Winners and Losers – Trial by Fire
Key Bible Verse: “Don’t store up treasures here on earth … Store your treasures in heaven.” – Matthew 6:19-20
Bonus Reading: 1 Corinthians 3:13-15
Besides being a young golfer who shot in the low 70s, and an ace basketball player, Mac McFarland was one of the best high school tennis players in California. He rarely lost in four years. Performance is everything, he was taught. Forget the process; results are what count. The world has no room for losers. His father’s motto? Never let ’em see you sweat. “After a big match, my father would come up to me and say, ‘Ya gotta work on that backhand.’ He could never just say, ‘Nice match.'”
Sports became the essence of who Mac was. Teachers cut him slack because he was a talented jock. Fellow students accepted him because of how hard he could hit a tennis ball. After college, Mac transferred his winning-is-everything philosophy to the world of work. He went into business with his father, and the two of them—both compulsive workers—made it a lucrative one. Mac bought the trinkets of success: a red Alfa Romeo and a plush house with the best electronics.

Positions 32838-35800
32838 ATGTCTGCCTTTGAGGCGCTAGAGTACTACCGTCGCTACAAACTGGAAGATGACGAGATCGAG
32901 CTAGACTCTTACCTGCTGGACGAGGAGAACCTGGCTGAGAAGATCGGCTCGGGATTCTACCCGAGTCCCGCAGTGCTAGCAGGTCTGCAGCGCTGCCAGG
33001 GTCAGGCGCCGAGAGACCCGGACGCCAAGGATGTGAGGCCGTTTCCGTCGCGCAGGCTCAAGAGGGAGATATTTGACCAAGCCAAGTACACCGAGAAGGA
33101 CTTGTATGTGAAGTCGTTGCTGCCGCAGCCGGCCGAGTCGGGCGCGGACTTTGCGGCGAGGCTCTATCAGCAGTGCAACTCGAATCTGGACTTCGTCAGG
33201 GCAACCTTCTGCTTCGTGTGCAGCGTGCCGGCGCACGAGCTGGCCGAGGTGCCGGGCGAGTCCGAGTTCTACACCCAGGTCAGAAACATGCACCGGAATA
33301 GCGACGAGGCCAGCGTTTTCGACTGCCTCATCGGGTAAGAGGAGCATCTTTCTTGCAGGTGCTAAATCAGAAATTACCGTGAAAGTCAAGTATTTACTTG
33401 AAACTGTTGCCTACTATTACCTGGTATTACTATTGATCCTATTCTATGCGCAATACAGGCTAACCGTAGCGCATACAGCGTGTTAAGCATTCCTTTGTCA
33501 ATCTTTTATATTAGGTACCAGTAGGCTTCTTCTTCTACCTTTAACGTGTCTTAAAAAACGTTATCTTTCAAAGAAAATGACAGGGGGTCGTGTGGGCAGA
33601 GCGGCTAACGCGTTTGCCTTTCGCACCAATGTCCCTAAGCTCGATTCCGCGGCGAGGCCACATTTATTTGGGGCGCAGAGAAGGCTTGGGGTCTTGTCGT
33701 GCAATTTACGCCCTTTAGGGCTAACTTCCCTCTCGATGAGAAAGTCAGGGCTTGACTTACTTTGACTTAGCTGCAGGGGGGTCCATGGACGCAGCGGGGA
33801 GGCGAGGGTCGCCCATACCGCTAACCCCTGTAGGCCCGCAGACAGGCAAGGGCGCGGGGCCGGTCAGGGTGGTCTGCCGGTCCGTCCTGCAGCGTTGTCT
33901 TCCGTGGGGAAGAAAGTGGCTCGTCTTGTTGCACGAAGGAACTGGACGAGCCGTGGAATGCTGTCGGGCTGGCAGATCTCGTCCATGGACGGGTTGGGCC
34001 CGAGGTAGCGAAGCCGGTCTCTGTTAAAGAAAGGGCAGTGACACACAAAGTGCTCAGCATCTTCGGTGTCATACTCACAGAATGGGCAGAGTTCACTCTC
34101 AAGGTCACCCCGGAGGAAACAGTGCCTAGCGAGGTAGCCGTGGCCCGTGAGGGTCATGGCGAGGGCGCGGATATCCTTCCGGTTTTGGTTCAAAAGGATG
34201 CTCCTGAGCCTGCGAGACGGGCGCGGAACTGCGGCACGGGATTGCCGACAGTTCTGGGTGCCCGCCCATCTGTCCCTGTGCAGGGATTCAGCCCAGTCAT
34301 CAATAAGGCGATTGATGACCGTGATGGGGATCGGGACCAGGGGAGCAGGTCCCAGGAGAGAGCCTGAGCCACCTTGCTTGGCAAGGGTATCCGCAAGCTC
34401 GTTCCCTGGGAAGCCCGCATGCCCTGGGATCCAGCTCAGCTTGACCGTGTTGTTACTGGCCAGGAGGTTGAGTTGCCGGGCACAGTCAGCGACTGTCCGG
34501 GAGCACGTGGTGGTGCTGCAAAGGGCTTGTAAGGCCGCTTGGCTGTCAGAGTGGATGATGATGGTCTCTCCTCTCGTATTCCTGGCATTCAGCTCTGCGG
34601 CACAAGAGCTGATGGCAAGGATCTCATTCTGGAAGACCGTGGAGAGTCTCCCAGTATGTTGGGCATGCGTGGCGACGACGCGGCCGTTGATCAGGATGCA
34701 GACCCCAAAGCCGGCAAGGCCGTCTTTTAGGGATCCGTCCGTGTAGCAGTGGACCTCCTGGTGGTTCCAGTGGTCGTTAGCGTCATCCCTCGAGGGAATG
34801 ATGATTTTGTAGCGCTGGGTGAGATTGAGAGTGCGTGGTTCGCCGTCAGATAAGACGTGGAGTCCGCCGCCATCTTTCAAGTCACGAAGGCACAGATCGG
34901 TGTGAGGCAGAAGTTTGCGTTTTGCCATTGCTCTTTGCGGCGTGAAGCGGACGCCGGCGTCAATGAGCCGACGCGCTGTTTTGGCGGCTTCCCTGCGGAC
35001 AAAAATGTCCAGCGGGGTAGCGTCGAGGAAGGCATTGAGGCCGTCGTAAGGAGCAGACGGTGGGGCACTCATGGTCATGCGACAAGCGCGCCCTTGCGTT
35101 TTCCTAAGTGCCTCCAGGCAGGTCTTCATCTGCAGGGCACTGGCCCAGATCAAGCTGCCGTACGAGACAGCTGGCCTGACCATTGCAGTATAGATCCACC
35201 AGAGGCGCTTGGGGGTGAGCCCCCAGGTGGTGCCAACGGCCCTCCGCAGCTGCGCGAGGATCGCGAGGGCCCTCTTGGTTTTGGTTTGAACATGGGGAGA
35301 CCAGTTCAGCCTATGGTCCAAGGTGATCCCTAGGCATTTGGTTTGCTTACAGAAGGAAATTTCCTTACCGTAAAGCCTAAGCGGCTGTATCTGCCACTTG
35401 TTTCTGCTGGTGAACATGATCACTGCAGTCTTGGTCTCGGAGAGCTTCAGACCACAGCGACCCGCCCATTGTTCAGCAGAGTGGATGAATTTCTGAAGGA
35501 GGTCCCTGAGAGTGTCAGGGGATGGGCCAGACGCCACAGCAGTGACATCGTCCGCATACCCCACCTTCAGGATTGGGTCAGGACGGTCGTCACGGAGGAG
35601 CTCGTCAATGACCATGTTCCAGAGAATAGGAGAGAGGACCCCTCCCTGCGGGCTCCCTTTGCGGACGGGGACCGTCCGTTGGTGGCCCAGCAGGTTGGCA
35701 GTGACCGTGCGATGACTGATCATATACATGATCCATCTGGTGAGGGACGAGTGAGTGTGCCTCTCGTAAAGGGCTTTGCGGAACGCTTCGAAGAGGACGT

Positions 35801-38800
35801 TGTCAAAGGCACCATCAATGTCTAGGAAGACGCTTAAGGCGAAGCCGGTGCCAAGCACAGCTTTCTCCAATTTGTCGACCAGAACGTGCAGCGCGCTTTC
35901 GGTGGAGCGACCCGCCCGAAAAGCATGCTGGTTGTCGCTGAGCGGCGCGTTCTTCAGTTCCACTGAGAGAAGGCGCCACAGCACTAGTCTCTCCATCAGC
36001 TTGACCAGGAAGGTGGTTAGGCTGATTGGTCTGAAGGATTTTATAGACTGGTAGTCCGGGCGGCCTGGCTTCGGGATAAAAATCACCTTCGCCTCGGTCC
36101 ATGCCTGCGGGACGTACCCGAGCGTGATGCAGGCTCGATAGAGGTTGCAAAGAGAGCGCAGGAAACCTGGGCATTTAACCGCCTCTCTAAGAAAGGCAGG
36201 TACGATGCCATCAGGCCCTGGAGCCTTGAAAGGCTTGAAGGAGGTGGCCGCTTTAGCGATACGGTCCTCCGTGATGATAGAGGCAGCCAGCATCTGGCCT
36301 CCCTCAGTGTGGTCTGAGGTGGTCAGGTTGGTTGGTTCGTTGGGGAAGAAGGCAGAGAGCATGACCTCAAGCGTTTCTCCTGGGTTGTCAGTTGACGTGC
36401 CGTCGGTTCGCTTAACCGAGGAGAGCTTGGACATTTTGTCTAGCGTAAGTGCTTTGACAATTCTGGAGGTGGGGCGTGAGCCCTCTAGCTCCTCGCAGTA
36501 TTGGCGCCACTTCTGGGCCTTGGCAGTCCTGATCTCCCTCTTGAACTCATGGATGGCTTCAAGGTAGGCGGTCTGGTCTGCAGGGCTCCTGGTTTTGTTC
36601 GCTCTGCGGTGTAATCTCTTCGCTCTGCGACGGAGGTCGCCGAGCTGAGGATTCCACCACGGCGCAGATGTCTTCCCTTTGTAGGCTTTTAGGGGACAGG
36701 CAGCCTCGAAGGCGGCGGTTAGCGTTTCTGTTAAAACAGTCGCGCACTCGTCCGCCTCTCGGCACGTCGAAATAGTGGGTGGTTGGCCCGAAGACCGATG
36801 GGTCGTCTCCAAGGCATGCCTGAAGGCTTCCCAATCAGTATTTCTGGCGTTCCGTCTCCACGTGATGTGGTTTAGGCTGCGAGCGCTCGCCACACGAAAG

He was 28, married, and had two small sons when in just seven minutes his house was burned to the ground. Although the family escaped unharmed, everything was gone. [continued tomorrow]
—Bob Welch in A Father for All Seasons
My Response: Has some form of performance become the essence of who I am?
Thought to Apply: Nothing fails like success because we don’t learn from it. We learn only from failure.—Kenneth Boulding (economist)
Adapted from A Father for All Seasons (Moody, 1997)
Prayer for the Week: Lord, move me beyond the world’s definition of failure and success to the only one that counts—Your definition.